Warning: this review thoroughly spoils the plot, especially the ending. Additionally this review discusses the portrayal of racial and sexual violence.
After I finished reading Out of Darkness, I started thinking about the different ways authors writing historical fiction construct narratives rooted in historic realities of violence and oppression. Specifically, how do authors do justice to that pain? Does there exist a point of “too much”? If so, at what point does a story reach it? Can happy endings exist in stories rooted in racial and/or sexual violence, or do they demean the real lives of those who either lived through or died from it? Alternately, does the definition of a happy ending change when writing stories about pain, suffering, and loss? Out of violent, unjustified crimes against innocent people, is there anything to salvage? Anything that has the slightest chance of creating a better world?
After reading the book’s synopsis—a budding romance between teenagers Naomi Vargas and Wash Fuller, a Mexican American girl and an African American boy, set in 1937 in East Texas against the backdrop of the Depression, Jim Crow laws, Texas’ own tripartite system of segregation between whites, blacks, and Latinos, and the New London school explosion, the deadliest school disaster in American history—I went into Out of Darkness knowing that either Wash or Naomi, or both of them, would be dead by the book’s end. Their deaths felt inevitable, given the parameters established regarding the historical time period and setting, the characters who populated the book, and the juxtaposition of an interracial romance against a devastating tragedy involving the death of white children.
Ashley Hope Pérez wrote in her Author’s Note for Out of Darkness that the work of this book was to “bring to light experiences and narratives that might otherwise go unacknowledged,” no matter how painful or shameful. In the case of Out of Darkness, these experiences include explicit racism and racial violence, parental abuse, sexual abuse, and reinforcement of gender roles and expectations, all of which, Pérez takes the time her readers, are rooted in historical precedence. I knew from the beginning that this interracial romantic relationship could not and would not end happily, because from a historical perspective, the story would be rendered unbelievable. Which is why I asked myself, when writing historical fiction, and setting and centering a story amidst the oppression and violence present in the time, in what ways can authors best structure their stories—the emotional arc and that that of the characters—to do justice to that history? From a narrative perspective,Out of Darknessreads like a Greek tragedy from the very beginning. The book opens in media res with the town of New London experiencing the explosion, giving the reader a brief taste of disaster before skipping backwards in times eight months to start the story proper.
Naomi and her younger twin siblings Beto and Cari have just moved to New London to live with Henry, the twins’ father and Naomi’s stepfather, and also white. More than anything, Naomi wishes she and the twins could have stayed in San Antonio with their grandparents. When Henry was married to Naomi and the twins’ mother Estella, he repeatedly molested Naomi after Estella grew weak from multiple miscarriages. When Estella died soon after giving birth to Beto and Cari, Henry ran off, and Naomi and the twins went to live with their grandparents. Now seven years later, Henry wants them back. He says he’s owned up to his past mistakes, and wants to be a father to his children. He can provide for them with his job in the oil fields. Beto and Cari can have a better education attending the New London school, bursting with modern amenities bought and payed for with oil money. He promises Naomi he won’t touch her again. Naomi doesn’t trust Henry, but with her grandparents insisting they go, she has no choice but to follow the twins and try to carve out a safe space for her and the twins while living in an all-white town.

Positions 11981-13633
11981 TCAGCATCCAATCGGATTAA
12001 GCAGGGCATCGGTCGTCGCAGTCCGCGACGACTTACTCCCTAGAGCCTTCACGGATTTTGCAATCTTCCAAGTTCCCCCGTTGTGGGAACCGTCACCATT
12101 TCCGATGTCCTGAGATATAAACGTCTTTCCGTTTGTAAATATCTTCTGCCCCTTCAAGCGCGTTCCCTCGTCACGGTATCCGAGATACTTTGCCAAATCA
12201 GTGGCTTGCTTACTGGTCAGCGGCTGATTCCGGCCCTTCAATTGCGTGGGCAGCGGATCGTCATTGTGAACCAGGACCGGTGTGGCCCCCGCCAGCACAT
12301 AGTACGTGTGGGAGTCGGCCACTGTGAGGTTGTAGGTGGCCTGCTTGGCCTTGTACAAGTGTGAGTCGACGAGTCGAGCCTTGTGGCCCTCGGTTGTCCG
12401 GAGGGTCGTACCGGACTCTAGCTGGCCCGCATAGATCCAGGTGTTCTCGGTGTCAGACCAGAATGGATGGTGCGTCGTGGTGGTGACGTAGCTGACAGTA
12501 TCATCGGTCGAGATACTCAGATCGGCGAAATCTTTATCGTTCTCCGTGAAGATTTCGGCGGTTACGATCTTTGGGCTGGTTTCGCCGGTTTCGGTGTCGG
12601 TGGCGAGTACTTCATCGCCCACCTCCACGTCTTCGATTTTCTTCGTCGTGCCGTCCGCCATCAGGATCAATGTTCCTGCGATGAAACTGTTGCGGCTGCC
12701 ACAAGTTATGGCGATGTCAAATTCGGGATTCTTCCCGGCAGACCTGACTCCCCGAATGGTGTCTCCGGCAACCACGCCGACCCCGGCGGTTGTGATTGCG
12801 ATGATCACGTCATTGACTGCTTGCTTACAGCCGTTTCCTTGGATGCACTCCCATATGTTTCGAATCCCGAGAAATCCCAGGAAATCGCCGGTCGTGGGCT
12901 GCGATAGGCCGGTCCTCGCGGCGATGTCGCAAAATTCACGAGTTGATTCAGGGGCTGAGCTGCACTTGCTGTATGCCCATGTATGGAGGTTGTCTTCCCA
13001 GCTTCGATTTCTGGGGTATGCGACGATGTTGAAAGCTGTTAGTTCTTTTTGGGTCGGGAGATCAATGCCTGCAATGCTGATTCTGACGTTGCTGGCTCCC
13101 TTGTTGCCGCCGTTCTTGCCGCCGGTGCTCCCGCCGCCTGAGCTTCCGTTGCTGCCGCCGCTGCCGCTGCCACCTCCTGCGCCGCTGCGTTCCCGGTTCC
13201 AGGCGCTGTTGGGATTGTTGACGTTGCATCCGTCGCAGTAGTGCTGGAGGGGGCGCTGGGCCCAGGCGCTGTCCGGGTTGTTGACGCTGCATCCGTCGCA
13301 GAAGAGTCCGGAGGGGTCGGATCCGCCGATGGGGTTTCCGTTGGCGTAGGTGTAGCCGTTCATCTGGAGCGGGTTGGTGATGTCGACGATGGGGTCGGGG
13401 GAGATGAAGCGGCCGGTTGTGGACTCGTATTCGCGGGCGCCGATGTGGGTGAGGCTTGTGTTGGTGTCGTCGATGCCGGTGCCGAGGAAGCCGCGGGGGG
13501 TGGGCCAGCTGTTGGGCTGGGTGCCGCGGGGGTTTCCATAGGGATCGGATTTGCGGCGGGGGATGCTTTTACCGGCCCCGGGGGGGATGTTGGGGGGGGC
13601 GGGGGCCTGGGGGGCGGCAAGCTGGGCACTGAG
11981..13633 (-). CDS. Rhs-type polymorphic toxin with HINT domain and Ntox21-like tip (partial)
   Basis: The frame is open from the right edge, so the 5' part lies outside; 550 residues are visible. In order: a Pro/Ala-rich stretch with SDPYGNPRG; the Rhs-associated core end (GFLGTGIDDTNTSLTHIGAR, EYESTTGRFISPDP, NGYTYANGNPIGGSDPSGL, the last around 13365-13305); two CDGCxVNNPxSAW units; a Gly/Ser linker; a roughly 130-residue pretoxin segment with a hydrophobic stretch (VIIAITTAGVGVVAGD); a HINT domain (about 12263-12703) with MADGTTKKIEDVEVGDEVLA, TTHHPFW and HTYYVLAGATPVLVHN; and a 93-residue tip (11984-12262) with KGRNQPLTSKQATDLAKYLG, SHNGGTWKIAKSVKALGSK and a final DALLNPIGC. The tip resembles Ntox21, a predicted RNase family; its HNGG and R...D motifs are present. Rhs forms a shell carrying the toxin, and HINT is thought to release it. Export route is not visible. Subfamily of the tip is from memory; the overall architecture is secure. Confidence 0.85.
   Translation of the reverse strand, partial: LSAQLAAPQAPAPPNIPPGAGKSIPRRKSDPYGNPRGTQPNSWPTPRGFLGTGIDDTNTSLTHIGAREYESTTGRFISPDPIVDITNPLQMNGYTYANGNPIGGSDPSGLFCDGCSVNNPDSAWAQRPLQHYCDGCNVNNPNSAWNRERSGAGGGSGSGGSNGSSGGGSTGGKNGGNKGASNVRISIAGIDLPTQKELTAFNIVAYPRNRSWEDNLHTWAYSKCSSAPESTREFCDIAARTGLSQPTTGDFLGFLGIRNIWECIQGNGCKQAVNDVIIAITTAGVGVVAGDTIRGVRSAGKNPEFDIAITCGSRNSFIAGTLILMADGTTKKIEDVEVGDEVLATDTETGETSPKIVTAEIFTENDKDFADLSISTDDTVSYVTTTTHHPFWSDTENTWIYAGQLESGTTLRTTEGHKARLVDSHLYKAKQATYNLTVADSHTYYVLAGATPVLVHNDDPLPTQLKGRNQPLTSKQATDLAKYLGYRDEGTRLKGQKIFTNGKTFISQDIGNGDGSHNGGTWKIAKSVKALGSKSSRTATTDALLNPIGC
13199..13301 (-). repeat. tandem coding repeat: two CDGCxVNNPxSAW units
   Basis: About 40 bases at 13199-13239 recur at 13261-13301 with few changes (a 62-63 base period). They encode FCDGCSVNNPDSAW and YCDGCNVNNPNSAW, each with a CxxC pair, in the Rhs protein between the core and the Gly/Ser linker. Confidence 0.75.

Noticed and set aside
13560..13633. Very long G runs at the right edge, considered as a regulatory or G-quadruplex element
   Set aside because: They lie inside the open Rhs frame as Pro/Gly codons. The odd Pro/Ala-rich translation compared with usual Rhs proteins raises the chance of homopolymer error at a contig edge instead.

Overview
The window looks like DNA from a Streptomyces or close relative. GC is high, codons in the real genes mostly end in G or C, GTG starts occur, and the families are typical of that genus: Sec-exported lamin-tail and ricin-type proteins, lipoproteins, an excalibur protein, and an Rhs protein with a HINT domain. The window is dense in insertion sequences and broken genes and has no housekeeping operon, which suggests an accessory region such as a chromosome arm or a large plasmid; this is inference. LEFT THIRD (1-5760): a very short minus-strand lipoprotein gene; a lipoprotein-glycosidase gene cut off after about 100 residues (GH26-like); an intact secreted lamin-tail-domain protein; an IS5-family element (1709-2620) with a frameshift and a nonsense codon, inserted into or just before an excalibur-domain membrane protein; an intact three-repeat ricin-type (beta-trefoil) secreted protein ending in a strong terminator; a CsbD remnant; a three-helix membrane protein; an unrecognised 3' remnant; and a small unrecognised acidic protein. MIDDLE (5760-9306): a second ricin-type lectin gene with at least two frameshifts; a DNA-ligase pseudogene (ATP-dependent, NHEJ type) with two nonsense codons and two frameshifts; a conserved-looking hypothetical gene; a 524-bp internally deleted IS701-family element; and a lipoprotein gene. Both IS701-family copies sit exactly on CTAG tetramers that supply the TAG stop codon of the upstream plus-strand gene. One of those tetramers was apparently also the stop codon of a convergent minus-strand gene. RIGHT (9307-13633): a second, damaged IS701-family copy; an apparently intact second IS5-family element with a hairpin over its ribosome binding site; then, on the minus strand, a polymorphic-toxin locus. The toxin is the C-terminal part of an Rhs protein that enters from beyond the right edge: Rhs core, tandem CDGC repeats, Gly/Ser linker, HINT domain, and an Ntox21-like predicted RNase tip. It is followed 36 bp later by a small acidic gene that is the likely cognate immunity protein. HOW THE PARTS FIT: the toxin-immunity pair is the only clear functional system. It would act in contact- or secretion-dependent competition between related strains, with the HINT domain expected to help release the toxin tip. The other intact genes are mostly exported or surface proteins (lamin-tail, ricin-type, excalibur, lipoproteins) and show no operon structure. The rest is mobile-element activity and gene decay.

Meanwhile Wash lives on the opposite side of New London in the “colored” section known as Egypt Town. Wash’s family is comparatively more educated and well-off than their neighbors—both of Wash’s parents attended the Tuskegee Institute, and Wash is expected to follow in their footsteps. Naomi and Wash are first brought together by Beto and Cari, who quickly adopt Wash as their best friend. Naomi’s moments with him and the twins are her few times of happiness amidst her unhappy and increasingly dangerous situation at home, and from Naomi’s time alone with Wash, a romance takes root.
To be clear, >Out of Darknessis primarily Naomi’s story, and Wash’s characterization does get pushed to the back burner as a result. When he’s with Naomi, he feels and acts too perfect; only when he’s with his family does he gain more nuance as Wash’s future and tensions surrounding the need for respectability politics become part of the conversation. Naomi and Wash’s actual romantic connection feels all-too familiar and unremarkable (although I appreciate that both Wash and Naomi are relatively comfortable interacting sexually with their own and each other’s bodies.) The reason the romance kept my attention was because of what its presence meant for Naomi’s happiness (and also her safety). Additionally, the romances’ progression served as the countdown that brought the school explosion closer and closer into view.